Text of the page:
But it’s also super important. Pitching is the only way to expand your portfolio and your professional network, which will help you land bigger and better clients down the line.
So keep at it — even if you don’t absolutely need to do so right now in order to make ends meet.
4. Poorly paid writing may still be worth doing, but you need to think hard about it
You know that whole thing about “doing it for the exposure?”
It really, really sucks. But it’s also an actual thing.
When I (finally) started earning money for my work, I thought my days of writing for free were totally behind me. Not so.
Some unpaid or poorly-paid placements actually do help expand your readership and earn you more paid gigs down the road. Huffington Post, for instance, famously doesn’t pay its guest writers, but it’s a crazy-recognizable name to have in your list of clips.
That said, if you spend all your time on poorly-paid writing, you’re going to be poor, even if your portfolio is sparkling.
Think hard about the specific markets you really want to break into, and consider writing unpaid work for big names in those spaces. But don’t go overboard.
For example, when I pitched BUST and got an email saying the piece would work for the (unpaid) blog but not the print magazine, I was disappointed…but I agreed, glad to have the clip.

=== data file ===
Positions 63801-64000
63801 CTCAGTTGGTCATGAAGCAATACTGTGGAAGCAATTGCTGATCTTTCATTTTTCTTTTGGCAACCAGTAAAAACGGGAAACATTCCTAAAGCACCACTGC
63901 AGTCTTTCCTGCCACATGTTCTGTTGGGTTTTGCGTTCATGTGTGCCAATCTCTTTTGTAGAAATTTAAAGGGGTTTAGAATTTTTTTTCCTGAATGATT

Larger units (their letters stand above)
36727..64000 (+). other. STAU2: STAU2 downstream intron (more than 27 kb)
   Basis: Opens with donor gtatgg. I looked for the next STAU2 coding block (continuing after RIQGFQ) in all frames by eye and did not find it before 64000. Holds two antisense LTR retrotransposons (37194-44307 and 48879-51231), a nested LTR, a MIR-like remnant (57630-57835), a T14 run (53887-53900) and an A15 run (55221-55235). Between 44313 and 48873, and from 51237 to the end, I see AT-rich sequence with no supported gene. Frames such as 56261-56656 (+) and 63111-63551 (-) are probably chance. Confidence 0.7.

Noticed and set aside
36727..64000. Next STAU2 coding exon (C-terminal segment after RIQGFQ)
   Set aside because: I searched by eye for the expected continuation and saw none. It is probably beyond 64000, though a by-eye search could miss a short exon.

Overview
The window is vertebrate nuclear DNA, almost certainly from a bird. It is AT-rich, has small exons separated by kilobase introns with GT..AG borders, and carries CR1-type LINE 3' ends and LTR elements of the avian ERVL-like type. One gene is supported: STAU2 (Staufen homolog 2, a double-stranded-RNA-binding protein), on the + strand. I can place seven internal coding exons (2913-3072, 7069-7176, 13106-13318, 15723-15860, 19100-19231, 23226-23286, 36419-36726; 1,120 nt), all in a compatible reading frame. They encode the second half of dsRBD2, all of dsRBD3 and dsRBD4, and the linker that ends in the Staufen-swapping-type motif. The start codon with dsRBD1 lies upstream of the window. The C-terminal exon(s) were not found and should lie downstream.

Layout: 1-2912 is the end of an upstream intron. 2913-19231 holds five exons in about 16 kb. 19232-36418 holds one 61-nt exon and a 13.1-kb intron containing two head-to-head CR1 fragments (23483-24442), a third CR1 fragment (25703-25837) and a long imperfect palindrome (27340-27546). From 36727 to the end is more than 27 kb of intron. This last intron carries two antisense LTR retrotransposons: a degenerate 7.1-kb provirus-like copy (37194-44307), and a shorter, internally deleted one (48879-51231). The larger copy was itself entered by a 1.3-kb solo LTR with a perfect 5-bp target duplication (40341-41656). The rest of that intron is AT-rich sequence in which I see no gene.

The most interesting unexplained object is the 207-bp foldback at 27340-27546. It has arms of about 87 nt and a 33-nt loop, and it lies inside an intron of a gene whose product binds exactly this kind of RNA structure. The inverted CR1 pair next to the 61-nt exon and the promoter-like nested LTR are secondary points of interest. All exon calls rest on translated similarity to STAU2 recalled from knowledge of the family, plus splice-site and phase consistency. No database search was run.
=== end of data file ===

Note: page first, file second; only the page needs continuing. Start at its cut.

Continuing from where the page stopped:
When I saw freelance “job” listings for outlets I’d never heard of promising pageviews rather than paychecks, however, I simply closed the tab.
5. Location independence is awesome, but traveling all the time can easily eat up your income
One of the main reasons I wanted to move on from my admittedly-awesome office job was to achieve total location independence.
However, the kind of travel I could afford to fit into my vacation days with my full-time salary is not the kind of travel I can afford now. (The fact that I’ve gone two months without taking a trip speaks to that reality — it’s been a long time since I’ve stayed still for so long!)
I’ve only planned two trips so far this year, and I’m already considering canceling one of them. I could probably afford it, but not if I want to (finally) pay off my car this year, as I’ve been promising myself for months.
Obviously, some of this is about learning how to travel as cost-effectively as possible. I am but a neophyte when it comes to remote nomadism, and lots of people have all the travel-hacking secrets to trotting the globe on a dime.
But if you’re dreaming of freelancing from a different world-class beach every week, you may need to keep on dreaming — at least for your first month or two.
Although I hope my own mistakes will help you, you’ll certainly encounter your own lessons along the way. But luckily, we’ve got lots of resources to help you get started on the right foot.
Here are four steps to take before you transition your writing game from side-hustle to full-time gig, and four ways to protect yourself as a newbie freelancer. And while you’re at it, check out this list of ways to become your editor’s favorite writer — which can help you win a steady clients and augment your professional network.
And when you do encounter your own inevitable snafus? Write about them! We all have the opportunity to help each other learn and grow in this whacky profession of ours.
Who knows? Someone might even pay you to learn from your amateur errors.
What did you learn in your first few weeks as a freelance writer? Let me know in the comments! Goodness knows I’ve still got lots of lessons left to learn.
Jamie Cattanach (@jamiecattanach) is a (new!) freelance writer whose work has been featured at Ms. Magazine, BUST, Roads & Kingdoms, The Penny Hoarder, Nashville Review, Word Riot and elsewhere. She lives in St. Augustine, Florida.